With his campaign teetering on the edge of political oblivion, Texas Gov. Rick Perry is reaching out to Arizona’s autocratic Sheriff Joe Arpaio — the self-described “toughest sheriff in America — to try and resuscitate his ailing White House bid.
It is a significant pickup for Perry, who has fallen to the back of the 2012 pack after a series of weird speeches and debate performances. Arpaio, an illegal immigration hardliner, has been one of the most highly coveted endorsements of the 2012 GOP race, and Mitt Romney, Herman Cain, and Michele Bachmann have all actively courted his support.
The Perry campaign is clearly looking to Sheriff Joe’s endorsement to beat back criticism that the candidate is soft on immigration, just as the 2012 campaign conversation is returning to the issue. With Newt Gingrich taking heat for his relatively moderate immigration positions, the Perry camp may be hoping that voters will start to see the Texas Governor as a viable alternative to both Gingrich and Romney. (Arpaio backed Romney in the 2008 election.)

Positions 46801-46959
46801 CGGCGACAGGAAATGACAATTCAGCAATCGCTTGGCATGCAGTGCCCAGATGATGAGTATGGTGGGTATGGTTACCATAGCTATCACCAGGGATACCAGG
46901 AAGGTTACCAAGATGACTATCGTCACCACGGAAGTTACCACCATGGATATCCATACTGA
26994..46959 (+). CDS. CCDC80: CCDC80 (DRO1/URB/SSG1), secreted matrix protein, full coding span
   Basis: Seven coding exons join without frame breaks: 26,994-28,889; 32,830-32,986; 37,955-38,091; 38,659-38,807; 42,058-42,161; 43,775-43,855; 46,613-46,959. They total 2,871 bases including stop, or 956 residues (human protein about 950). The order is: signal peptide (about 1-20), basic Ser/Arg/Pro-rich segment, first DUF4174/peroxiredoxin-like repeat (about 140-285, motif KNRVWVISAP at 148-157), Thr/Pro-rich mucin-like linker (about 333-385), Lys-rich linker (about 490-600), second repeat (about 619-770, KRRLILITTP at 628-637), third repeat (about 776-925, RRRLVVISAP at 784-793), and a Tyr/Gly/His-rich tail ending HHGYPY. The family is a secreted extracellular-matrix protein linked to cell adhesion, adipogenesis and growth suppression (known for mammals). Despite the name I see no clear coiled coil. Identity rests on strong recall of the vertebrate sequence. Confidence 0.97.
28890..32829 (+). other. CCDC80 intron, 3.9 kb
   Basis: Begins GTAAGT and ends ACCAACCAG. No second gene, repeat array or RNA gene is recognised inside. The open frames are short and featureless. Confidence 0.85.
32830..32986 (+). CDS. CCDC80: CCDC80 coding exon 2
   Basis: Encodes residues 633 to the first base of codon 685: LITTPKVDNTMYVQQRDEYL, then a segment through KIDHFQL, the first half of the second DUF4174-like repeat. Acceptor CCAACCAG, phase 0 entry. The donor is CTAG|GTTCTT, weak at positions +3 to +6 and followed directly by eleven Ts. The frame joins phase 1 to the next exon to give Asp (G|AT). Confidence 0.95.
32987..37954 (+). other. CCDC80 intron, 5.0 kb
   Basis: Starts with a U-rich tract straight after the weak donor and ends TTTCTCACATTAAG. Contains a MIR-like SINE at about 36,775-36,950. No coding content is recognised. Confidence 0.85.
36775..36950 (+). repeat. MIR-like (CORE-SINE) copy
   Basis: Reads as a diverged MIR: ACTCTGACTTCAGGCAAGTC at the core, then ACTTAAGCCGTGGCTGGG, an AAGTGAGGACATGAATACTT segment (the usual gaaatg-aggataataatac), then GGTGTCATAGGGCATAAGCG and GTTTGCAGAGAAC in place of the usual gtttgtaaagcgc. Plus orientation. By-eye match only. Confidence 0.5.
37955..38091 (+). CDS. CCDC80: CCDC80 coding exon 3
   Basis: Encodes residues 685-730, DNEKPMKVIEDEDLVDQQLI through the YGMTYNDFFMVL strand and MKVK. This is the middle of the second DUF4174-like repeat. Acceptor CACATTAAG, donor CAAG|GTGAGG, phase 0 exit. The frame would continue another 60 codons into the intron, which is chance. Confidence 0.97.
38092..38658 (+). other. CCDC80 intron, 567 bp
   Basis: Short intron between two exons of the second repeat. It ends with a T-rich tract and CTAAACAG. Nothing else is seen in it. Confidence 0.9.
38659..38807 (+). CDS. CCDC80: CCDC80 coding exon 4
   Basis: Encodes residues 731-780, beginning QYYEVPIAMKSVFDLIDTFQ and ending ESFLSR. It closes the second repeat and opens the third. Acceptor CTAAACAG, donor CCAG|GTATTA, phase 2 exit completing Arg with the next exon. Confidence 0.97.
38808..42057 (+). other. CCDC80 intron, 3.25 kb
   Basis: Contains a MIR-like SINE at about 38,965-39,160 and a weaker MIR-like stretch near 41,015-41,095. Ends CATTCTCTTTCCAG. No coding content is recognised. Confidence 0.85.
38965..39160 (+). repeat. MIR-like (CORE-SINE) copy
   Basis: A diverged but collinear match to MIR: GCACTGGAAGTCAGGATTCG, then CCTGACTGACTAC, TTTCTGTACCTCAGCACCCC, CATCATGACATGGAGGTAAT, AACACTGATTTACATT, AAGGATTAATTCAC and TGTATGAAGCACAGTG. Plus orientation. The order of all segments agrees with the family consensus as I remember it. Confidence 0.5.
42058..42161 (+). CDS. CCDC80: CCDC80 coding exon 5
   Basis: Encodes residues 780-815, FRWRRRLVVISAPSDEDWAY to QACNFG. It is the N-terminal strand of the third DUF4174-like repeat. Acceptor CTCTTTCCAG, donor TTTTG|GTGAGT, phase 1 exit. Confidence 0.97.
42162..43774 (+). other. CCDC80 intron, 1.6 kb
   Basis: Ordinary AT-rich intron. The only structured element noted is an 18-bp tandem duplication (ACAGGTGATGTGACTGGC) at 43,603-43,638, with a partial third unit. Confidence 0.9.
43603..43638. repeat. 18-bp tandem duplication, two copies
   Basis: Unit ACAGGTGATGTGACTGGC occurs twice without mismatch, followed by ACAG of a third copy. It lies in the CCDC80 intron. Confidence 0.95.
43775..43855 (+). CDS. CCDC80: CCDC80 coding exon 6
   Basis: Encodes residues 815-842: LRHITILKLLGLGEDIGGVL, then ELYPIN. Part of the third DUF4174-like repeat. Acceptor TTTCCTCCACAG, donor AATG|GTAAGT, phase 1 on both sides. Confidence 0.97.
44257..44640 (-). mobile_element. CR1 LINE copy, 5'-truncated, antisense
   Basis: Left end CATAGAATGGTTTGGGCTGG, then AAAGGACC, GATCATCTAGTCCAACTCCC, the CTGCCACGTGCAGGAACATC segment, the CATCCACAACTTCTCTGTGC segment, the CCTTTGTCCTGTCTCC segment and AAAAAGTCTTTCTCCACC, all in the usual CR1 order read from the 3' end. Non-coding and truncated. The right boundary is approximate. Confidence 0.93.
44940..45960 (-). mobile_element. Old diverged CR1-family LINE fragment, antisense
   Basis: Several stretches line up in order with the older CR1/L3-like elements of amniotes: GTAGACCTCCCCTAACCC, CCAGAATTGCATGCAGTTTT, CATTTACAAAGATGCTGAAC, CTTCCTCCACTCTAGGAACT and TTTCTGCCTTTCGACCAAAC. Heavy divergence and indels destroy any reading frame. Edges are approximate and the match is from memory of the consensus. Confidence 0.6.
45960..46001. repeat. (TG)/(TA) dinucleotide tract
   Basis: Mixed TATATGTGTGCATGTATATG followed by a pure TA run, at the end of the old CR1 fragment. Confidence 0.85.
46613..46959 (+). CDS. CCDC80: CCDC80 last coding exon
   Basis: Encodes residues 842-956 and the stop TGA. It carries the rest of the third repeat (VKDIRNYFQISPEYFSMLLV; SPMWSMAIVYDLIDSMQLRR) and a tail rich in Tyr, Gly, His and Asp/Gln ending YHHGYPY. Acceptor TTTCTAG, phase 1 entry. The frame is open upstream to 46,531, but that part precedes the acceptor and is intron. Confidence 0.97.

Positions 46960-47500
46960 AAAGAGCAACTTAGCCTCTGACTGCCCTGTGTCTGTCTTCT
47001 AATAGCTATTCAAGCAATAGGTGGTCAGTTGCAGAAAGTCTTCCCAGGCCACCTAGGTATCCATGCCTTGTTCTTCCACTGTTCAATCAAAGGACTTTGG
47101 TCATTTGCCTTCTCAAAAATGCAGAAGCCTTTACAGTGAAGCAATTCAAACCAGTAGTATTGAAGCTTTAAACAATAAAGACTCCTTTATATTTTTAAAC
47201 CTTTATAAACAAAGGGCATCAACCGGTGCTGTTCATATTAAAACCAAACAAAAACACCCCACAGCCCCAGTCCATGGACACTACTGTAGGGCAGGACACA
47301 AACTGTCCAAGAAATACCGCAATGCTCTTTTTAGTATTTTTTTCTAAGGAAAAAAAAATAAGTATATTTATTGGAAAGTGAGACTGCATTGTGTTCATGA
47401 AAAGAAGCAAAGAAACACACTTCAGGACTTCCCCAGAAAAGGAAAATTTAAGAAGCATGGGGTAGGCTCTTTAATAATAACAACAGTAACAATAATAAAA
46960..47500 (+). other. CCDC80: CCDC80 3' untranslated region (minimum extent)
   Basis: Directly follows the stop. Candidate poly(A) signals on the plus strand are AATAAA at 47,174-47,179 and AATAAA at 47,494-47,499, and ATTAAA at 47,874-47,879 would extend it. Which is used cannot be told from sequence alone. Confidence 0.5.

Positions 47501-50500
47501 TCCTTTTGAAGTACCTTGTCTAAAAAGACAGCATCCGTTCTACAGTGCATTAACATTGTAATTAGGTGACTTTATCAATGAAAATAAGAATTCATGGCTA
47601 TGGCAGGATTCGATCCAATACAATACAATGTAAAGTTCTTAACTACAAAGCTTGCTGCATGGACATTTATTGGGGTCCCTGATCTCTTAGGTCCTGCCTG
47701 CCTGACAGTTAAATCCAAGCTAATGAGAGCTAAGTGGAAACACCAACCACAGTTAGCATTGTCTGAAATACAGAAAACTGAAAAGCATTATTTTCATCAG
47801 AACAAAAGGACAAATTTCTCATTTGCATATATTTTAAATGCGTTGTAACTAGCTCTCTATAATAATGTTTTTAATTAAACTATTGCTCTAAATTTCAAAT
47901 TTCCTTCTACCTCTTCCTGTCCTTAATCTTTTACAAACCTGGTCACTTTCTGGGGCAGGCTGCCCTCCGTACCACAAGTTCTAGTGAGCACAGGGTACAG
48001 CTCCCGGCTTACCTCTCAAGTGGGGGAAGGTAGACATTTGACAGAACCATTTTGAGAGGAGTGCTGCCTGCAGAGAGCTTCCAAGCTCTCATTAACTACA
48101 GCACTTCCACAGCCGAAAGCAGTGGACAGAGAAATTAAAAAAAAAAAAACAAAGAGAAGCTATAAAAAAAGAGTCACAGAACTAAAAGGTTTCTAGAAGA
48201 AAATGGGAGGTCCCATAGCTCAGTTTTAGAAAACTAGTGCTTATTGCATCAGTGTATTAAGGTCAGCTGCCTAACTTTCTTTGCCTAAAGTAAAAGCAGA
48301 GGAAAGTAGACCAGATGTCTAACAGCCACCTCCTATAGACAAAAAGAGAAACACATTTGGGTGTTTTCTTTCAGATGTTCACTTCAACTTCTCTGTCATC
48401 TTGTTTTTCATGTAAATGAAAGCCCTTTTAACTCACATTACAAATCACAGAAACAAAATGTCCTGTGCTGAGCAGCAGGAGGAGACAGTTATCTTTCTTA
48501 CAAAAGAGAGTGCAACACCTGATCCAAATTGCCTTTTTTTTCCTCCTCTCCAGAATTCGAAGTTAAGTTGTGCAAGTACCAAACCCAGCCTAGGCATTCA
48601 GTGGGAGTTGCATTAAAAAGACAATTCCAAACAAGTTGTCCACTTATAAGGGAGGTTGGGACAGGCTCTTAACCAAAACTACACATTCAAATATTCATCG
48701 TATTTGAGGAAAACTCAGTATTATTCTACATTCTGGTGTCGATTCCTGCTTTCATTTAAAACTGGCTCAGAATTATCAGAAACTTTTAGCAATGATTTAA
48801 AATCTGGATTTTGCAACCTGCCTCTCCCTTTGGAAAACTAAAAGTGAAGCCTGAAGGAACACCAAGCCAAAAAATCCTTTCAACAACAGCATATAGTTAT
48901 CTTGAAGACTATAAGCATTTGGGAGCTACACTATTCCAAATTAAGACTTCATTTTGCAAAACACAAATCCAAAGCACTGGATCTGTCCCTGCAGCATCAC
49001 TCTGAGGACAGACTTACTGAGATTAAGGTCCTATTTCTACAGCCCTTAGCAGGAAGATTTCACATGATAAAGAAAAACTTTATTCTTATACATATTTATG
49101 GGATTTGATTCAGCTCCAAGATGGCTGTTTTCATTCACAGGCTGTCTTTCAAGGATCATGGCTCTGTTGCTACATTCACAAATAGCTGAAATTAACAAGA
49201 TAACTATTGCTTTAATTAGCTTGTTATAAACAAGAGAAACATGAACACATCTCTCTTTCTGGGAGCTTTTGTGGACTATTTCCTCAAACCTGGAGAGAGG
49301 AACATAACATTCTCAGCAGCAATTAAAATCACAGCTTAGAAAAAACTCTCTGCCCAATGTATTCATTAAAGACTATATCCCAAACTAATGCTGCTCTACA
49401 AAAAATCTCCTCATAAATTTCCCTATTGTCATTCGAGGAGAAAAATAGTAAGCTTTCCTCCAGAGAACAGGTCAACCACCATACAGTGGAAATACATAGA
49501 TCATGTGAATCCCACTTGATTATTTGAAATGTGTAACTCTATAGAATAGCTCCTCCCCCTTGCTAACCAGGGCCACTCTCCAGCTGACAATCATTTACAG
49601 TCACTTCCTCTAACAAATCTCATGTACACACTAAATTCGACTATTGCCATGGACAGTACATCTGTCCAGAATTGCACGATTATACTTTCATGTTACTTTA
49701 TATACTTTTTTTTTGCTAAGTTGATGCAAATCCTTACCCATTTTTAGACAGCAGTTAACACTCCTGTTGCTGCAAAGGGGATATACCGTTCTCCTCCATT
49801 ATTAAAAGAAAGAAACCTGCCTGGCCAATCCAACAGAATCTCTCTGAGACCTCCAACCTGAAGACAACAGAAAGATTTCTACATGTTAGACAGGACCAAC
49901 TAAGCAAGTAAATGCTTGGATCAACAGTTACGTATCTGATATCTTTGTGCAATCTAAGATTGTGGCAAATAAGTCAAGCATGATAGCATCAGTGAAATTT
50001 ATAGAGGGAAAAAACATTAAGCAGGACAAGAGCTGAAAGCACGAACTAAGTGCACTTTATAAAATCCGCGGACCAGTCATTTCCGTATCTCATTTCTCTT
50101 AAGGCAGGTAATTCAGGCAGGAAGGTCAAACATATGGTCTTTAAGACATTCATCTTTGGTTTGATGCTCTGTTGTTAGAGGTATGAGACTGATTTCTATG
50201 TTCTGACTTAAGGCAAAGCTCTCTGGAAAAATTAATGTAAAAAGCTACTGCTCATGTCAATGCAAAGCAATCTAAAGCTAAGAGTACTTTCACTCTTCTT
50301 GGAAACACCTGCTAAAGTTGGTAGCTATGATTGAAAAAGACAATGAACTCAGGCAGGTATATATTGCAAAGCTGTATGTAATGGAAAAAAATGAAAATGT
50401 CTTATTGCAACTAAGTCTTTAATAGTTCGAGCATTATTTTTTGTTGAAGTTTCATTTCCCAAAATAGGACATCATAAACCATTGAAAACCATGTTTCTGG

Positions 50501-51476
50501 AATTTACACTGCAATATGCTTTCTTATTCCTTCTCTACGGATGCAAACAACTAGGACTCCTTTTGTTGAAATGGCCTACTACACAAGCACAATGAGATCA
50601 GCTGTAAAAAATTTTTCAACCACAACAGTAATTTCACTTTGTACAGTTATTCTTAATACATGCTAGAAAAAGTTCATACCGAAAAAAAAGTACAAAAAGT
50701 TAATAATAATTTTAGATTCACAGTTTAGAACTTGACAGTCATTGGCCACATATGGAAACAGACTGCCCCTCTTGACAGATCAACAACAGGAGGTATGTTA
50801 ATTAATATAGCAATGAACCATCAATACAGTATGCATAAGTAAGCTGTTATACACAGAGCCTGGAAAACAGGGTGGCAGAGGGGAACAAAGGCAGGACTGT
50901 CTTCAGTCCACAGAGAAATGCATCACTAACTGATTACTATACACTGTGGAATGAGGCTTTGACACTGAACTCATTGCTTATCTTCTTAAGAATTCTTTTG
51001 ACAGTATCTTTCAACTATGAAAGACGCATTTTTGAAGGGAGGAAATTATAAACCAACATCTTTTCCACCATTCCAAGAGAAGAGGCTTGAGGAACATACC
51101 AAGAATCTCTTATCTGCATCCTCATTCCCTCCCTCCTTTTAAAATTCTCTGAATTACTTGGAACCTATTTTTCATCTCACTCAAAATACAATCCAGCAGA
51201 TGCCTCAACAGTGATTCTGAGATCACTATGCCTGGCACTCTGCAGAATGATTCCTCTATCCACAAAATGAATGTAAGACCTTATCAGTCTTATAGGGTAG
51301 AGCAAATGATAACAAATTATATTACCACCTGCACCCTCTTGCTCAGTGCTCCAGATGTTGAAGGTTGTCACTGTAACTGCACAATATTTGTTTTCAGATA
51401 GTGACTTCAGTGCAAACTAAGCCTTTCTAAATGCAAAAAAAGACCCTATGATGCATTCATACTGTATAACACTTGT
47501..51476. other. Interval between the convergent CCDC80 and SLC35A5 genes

But Sheriff Joe’s support doesn’t come without baggage. The Maricopa County sheriff is a shameless self-promoter, known for his theatrical immigration raids and unapologetically harsh — and borderline un-Constitutional — treatment of county inmates. His most famous antics include forcing inmates to wear pink underwear, housing prisoners in “Tent City,”an unairconditioned extension of the county jail he refers to as a concentration camp, and orchestrating a raid that involved action star Steven Seagal driving a tank into someone’s home.
Sheriff Joe is also under at least two investigations into his office’s misuse of public funds. In September, he freely admitted to Business Insider that he is “under investigation by everyone from the White House all the way down,” including probes into allegations of civil rights violations and abuse of power.
But Arpaio will likely be an asset to Perry on the campaign trail, in spite of his checkered record. He is a boisterous stumper with a cult following, and his popularity among the other 2012 candidates will make him hard to attack. In the end, however, even Sheriff Joe probably isn’t enough to bring Perry’s campaign back from the dead.
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